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Serious History Integrated With Energy & Wit

Serious History Integrated With Energy & Wit

Collapsing Creation - by Arthur Meek - Directed by David O'Donnell - Reviewed By Sharon Ellis
5 Nov – 28 Nov - Downstage Theatre

Peter Hambleton as Charles Darwin. Photo by Christopher Brougham

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Performance Times - Tuesday - Wednesday 6.30pm
Thursday - Saturday 8pm
Matinee - Sat 21 Nov at 2pm
Duration - 110 Min plus interval

It has been Charles Darwin’s year since his 200th birthday in February and on Thursday night before the fireworks on the harbour, we saw Downstage’s biographical tribute.

Arthur Meek wrote Collapsing Creation and in his programme note he makes much of the notion of collapsing. He says he has collapsed arguments, people and events but nevertheless does not explain the title. The collapsing is to good effect. All the complicated history and plethora of worthy detractors and supporters are effectively collapsed into a manageable little group. The danger may have been that they would become caricatures but they don’t and Peter Hambleton even looks like the contemporary portraits of Charles Darwin himself.

Darwin and the supporting and detracting cast make for a good play. It is an excellent combination of serious and well-argued historical biography with credible, naturally selected, creative and integrated jokes and wit. It is a play that is the best of both genres and to my mind better in both ways than any flat white genuflection to tourism for the aged.

This play is a tidy skilful piece of work. It could have run the risk of inspiring a static production but here at Downstage the business, the exhibits, the entrances and exits contribute to lively engaging arrangements, although it is difficult to understand what Darwin and a young Alfred Thomas were up to when they crept up the aisles to deliver lines that ended up with the audience looking side to side as at a tennis match.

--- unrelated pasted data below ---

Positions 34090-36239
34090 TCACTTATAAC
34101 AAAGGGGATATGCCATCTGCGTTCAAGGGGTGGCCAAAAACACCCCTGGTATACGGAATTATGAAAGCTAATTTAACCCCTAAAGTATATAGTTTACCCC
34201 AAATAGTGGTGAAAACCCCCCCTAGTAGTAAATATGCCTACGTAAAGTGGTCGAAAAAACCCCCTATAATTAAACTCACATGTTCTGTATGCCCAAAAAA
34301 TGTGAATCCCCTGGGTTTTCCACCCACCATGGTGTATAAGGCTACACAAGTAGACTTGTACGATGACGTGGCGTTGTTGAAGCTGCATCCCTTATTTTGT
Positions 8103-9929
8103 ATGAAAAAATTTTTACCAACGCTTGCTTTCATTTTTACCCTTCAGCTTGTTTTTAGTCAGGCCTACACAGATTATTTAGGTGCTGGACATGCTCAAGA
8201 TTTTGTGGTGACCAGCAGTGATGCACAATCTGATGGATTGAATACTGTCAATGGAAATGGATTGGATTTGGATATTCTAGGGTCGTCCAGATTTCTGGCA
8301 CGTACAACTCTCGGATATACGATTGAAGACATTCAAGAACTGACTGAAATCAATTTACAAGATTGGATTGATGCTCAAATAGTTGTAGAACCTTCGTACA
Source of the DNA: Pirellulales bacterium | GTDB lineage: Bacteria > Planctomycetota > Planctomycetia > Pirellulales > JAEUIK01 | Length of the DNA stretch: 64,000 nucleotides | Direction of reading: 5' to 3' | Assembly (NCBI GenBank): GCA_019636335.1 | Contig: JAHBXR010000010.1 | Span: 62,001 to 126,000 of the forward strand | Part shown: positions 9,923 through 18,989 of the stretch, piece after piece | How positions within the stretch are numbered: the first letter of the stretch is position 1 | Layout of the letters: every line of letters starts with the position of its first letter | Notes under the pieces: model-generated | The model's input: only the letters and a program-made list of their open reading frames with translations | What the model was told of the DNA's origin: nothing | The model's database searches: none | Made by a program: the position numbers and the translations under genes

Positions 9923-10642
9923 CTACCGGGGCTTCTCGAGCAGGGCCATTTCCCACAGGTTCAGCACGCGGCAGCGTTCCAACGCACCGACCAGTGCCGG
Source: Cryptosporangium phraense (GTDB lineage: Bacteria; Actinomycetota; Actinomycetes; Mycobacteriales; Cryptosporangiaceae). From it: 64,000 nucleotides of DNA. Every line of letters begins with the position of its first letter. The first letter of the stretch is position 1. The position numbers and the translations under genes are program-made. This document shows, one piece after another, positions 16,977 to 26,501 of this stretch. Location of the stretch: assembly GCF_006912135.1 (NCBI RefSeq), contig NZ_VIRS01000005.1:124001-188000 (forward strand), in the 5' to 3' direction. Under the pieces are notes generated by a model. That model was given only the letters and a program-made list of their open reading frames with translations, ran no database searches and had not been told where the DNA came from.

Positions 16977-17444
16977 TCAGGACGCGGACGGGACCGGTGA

The set shifted itself seamlessly through redecorations of the forty year course of the day of the play and the lighting effects were so luminously lovely I don’t know why we bother ourselves with paint and paper at home.

Darwin’s first appearance as a scruff in underwear does not fit well with his forty year suit and waistcoat and didn’t signify anything worth the embarrassment of the unpleasantly revealing pink longjohns. Everybody else managed to look appropriate as he did too once he got dressed. Mrs Darwin was the perfect wife caring, protective, and self-effacing and at the same time well able to express her own doubts. Cathy Downes did her as believably strong, thinking and intelligent. Did Meek make it up or were the Darwins truly a happy couple?

The stiff brit superiority of the frustratingly fixed John Roberts played by Eddie Campbell contrasted with the subtly kiwi accents of the goodies put us all on the side of the thinking classes. Gardiner was Darwin’s foil. Wherever it was Meek found Gardiner, he turned out to be a very kiwi kind of collapsed character and Christopher Brougham did him proud. The characters were not caricatures, they were not stereotypes so it’s not a bad bit of collapsing Meek managed.

There is a special piquancy in the irony of our knowledge that the controversy rages on 200 years later, and the irony of our knowledge that in spite of his fears that Alfred Thomas has stolen his thunder it is Darwin’s name that is associated with the science. But, most of all it is a highly entertaining play and at Downstage it is performed with energy and wit.


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